Nurses in the north and north-east could still be owed millions of pounds in backdated holiday pay, it has emerged.
Health chiefs were under fire last night over “unacceptable” delays in handing over the payments to frontline staff.
It follows a Press and Journal investigation which found that health boards in Highland, Grampian, Orkney and Shetland are lagging behind others in resolving the payroll backlog.
The NHS was left with a huge bill in 2008 when changes were introduced to the pay that staff – mainly nurses – receive while on annual leave.
Previously, many areas only paid nurses the equivalent of a basic day shift rate, but failed to take account of the fact that most routinely work nightshifts and weekends.
The rule changed to include the additional “unsocial hours” payments but it meant health boards had to go through the massive task of calculating how much money was owed to staff in arrears, with each area having operated different payroll
Freedom of information requests to all 14 boards have now revealed major disparities in their progress towards resolving the issue.
NHS Greater Glasgow and Clyde has already forked out £14million on Paid As If At Work (PAIAW) payments since the rule change, while NHS Tayside had handed over £6.735million to 4,100 staff and still owes £2.6million, which it expects to have paid by the end of the year.
NHS Lanarkshire already paid staff “as if at work” but has still given £3.6million to more than 3,100 staff to meet the new standard, and expects to pay the remaining 418 employees owed money by the end of this year.
At NHS Lothian, the board said “all staff entitled to this payment have now received it”, while Ayrshire and Arran has also completed the process, having paid £3.7million to 2,661 nurses, and Forth Valley said it had “no outstanding back payments due to be made”.
But in Grampian the health board said it was only “part way through an exercise” to identify those owed money, and had paid £296,458 to 110 nursing and midwifery staff to date.
The north-east health board does not expect to have completely resolved the issue until December 31 next year.
NHS Highland said it was “very difficult” to say how much had been paid to staff, but that 270 nurses had received arrears payments since 2015, and the health board expected to have the process completed by April next year.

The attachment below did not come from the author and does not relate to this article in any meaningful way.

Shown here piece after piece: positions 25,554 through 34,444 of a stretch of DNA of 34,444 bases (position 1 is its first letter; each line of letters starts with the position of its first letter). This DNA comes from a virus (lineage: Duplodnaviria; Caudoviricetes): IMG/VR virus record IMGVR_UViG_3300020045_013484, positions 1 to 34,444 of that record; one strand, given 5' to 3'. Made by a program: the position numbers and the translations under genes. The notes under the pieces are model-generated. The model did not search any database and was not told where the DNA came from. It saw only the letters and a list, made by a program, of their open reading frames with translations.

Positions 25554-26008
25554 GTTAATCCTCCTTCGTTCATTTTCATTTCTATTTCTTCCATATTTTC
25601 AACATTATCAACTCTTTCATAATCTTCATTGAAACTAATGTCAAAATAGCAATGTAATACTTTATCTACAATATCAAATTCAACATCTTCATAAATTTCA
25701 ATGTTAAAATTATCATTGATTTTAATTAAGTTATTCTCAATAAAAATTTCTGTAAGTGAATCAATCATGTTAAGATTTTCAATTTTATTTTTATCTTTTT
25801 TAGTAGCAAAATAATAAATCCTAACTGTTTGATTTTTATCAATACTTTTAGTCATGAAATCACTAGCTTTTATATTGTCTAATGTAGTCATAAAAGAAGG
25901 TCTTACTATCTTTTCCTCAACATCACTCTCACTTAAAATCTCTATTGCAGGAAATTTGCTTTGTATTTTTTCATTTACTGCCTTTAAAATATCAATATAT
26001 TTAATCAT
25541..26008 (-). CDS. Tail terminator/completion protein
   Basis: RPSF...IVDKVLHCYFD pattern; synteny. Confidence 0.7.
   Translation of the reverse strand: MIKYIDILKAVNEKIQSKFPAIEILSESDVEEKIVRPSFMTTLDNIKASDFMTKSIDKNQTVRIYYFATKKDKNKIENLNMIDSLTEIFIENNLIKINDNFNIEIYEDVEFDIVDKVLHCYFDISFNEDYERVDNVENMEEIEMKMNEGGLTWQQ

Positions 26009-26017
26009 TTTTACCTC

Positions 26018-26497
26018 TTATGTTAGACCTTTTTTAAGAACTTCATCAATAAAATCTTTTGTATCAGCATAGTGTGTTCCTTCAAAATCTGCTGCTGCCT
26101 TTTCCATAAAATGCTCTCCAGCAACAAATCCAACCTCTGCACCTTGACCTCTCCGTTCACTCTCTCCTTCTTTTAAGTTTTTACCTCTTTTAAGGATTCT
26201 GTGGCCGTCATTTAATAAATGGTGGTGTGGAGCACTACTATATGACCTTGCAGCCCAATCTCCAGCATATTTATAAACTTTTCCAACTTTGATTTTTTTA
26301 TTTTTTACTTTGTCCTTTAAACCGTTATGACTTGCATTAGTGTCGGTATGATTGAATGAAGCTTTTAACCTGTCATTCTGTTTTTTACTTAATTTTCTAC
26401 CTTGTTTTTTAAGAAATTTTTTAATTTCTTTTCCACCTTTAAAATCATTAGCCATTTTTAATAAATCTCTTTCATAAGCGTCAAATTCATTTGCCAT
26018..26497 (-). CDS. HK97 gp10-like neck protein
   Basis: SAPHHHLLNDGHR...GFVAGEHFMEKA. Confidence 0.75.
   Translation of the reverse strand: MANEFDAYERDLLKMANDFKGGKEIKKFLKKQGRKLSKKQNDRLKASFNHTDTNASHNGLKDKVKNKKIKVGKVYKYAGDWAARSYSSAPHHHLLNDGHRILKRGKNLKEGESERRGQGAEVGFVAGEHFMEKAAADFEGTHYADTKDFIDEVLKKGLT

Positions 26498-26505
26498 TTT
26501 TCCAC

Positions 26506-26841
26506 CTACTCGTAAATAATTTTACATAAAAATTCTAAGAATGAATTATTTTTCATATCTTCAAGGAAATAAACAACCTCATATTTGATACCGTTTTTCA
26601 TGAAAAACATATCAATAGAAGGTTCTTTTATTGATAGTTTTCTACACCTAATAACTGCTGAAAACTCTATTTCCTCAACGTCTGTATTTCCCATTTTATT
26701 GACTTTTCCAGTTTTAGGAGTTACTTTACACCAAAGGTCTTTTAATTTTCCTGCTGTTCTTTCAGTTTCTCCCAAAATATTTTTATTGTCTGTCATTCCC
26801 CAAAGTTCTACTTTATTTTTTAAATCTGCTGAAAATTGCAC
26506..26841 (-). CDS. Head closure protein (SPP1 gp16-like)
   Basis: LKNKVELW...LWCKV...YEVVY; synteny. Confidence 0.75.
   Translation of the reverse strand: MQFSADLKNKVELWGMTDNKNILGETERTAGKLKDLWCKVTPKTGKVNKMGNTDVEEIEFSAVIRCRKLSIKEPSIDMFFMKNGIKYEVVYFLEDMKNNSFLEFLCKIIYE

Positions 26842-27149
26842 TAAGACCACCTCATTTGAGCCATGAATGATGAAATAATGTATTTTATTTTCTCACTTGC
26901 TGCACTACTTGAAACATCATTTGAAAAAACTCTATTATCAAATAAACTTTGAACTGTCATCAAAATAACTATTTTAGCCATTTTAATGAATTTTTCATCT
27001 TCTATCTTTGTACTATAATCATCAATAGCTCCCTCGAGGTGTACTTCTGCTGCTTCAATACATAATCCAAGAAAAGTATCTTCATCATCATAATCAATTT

And the health boards covering Orkney and Shetland said they were “in discussions… to establish if there is, or is not, an outstanding PAIAW issue” and to “work up a process” if money is still owed.
In Dumfries and Galloway, the health board also said it was carrying out a “full scale review” which was “yet to conclude”.
NHS Western Isles said it would cost too much money to answer the P&J’s questions, while NHS Borders said there was “no mechanism” for extracting the information, and NHS Fife said it was “not retrievable from any of our systems”.
Matt McLaughlin, head of health at the trade union Unison, said: “It’s fundamentally unacceptable that this money still remains outstanding in some areas. Boards need to prioritise these payments to members.
“It’s unacceptable that in some areas, when they’ve known about this for three or four years, they’ve still not resolved this issue.”
An NHS Grampian spokesman said: “NHS Grampian has agreed appropriate processes and an implementation plan with our trade unions and professional organisations to identify staff who may have been entitled to historic payments.”
Cathie Cowie, NHS Orkney chief executive. said: “We are working to identify staff who may have been entitled to these enhanced payments.
“That is a complex piece of work and requires a review of the local arrangements in place within each area of the organisation. We are committed to ensuring that staff are reimbursed as soon as possible.”
An NHS Highland spokesman said: “NHS Highland have been undertaking a review of ‘pay as if at work’ and are now in the final stages of the project.
“A number of staff have received arrears of pay already with the remaining staff expecting to receive payments from September onwards. We are therefore unable to confirm the overall number of staff involved or the total value of payments to be made
at this stage.”